• Allowing for empowerment and choice through giving students a range of ways that help make learning meaningful through independence and autonomy.
All of these actions help to create a more values-led educational experience. By asking students what they value, and then integrating what they value into their educational experiences, we help students to make purposeful connections between their values and what they are learning.

Of course, this kind of environment also helps us to make purposeful connections between our values and what we are teaching and researching.

Taking a moment to reflect on our values that connect to our work and education can help our students (and us) to:
  • Be motivated when we experience a challenge;
  • Prioritize teaching and learning in relation to other responsibilities and obligations;
  • Make decisions about how to pursue teaching and learning (i.e. choosing a major, choosing a modality, etc.); and
  • Feel confident about what to do with what we are learning through our present and past experiences.

It is highly likely that you are already practicing many of these principles in your classroom already. When you think about trauma-informed and values-led educational principles, what are you already practicing in your classroom that aligns with these ideas? What do you want to implement more?

Questioning your Mindset 

Figure 5.  Bookshelf of Books 

Third, question your mindset. Mindsets are established sets of attitudes and beliefs that shape our thoughts, actions, and feelings. Many of us have encountered the literature on growth and fixed mindsets, but there are a lot of other kinds of mindsets that our students (and us) may be bringing into the classroom.

Mindsets are built on assumptions, or when we take an unproven thought and decide that it is true. Assumptions can also be things that we take for granted. Assumptions are important to explore because they often impact our perspectives and the actions that we take.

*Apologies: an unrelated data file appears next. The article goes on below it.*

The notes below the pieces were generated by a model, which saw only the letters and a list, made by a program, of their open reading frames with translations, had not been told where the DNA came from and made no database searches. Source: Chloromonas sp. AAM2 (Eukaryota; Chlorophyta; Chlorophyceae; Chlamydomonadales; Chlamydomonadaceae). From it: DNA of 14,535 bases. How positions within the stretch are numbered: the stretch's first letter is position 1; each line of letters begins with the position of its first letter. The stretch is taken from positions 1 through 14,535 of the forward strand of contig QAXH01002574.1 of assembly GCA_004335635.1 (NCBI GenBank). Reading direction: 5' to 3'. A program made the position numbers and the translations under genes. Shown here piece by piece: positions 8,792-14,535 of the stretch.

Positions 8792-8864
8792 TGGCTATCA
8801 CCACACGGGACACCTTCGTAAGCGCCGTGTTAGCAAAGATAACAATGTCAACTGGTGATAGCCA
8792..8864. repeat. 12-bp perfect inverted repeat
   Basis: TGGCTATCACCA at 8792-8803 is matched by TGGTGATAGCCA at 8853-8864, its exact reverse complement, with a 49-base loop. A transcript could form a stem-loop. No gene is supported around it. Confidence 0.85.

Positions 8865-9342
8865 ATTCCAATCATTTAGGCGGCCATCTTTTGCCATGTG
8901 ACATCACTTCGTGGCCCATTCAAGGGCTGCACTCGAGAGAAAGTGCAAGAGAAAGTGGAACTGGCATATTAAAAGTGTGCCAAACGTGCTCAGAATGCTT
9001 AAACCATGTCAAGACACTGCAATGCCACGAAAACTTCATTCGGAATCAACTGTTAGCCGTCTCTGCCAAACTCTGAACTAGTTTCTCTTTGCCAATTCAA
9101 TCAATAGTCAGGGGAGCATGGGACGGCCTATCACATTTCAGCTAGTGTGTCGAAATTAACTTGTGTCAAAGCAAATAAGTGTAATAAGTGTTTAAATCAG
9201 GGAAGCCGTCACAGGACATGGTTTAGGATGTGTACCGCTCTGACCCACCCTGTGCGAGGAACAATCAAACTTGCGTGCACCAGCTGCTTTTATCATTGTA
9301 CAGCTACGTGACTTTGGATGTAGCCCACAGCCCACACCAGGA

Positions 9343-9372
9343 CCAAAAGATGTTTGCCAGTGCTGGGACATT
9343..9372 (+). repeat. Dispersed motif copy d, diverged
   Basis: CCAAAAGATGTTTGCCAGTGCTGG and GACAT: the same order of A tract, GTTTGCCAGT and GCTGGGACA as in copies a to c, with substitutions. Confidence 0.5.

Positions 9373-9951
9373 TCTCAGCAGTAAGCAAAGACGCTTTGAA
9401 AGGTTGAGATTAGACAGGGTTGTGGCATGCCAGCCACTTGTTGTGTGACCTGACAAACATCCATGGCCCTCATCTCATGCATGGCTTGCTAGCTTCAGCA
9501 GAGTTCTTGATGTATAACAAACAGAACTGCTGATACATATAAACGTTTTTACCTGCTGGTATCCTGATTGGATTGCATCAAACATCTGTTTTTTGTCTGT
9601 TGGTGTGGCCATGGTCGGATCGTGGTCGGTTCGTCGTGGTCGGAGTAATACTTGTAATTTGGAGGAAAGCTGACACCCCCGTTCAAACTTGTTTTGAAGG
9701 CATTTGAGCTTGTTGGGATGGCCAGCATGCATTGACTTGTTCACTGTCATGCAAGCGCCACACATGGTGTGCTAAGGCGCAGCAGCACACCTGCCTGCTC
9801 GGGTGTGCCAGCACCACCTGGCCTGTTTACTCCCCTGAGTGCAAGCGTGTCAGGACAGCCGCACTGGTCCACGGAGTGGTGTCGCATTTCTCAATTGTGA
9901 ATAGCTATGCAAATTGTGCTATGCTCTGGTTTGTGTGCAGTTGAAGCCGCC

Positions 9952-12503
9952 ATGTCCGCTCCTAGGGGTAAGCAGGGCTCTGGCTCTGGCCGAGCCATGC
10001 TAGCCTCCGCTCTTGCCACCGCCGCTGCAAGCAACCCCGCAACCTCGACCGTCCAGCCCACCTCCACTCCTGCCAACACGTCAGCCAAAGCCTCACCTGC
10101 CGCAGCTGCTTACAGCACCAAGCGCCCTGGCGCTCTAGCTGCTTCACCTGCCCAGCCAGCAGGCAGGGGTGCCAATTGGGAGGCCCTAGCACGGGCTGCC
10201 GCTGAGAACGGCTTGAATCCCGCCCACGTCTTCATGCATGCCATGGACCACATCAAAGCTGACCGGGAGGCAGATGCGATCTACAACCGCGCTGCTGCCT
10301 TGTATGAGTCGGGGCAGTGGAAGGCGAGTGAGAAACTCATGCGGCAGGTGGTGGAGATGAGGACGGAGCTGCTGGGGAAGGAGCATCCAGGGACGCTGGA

Especially now, when many of us are challenging to incorporate new technologies, new forms of engagement, new assessment practices, and new ways of communicating and forming communities with our students, we may find ourselves with some limiting mindsets about our situations.

Take a moment and consider some examples of mindsets (assumptions, attitudes or beliefs that shape actions) that you see in your classroom. What mindsets are you used to encountering the classroom? What new mindsets have you encountered in recent months? What mindsets are your students bringing? What mindsets are you bringing?

Here is a simple activity to help you and your students to explore your positive and negative assumptions:

Choose a negative assumption that you have about yourself or your current situation. Then, do the following:

  • Explore the perspectives that arise from that assumption.
  • Write a list of the actions (or lack of action) that would be taken from that perspective.
  • Note the results that would come from those actions.
  • How would those results reinforce the original assumption?

Now, choose a positive assumption that you have about yourself or your current situation. Then, do the following:

  • Explore the perspectives that arise from that assumption.
  • Write a list of the actions (or lack of action) that would be taken from that perspective.
  • Note the results that would come from those actions.
  • How would those results reinforce the original assumption?
  • How do your actions and results change when positive assumptions are in place?

This kind of activity can help students to identify mindsets that they might be experiencing and explore their assumptions. They may also be able to shift their mindset by identifying assumptions they might be making that are negatively impacting their actions. This shift in mindset can lead to a change their actions, which may result in them experiencing better results with a new mindset.


Each of the above activities serve as starting points for students to heal and share their experiences during and after difficult experiences. They allow us to design environments that are caring and community-focused. They offer students ways to connect their larger values to what they are learning so that they are motivated to keep going. And, hopefully, they provide opportunities for more and deeper connections between your students, their peers, and you as their instructor.

About the Author 

Dr. Katie Linder serves as the executive director for program development at Kansas State University Global Campus.

Her email is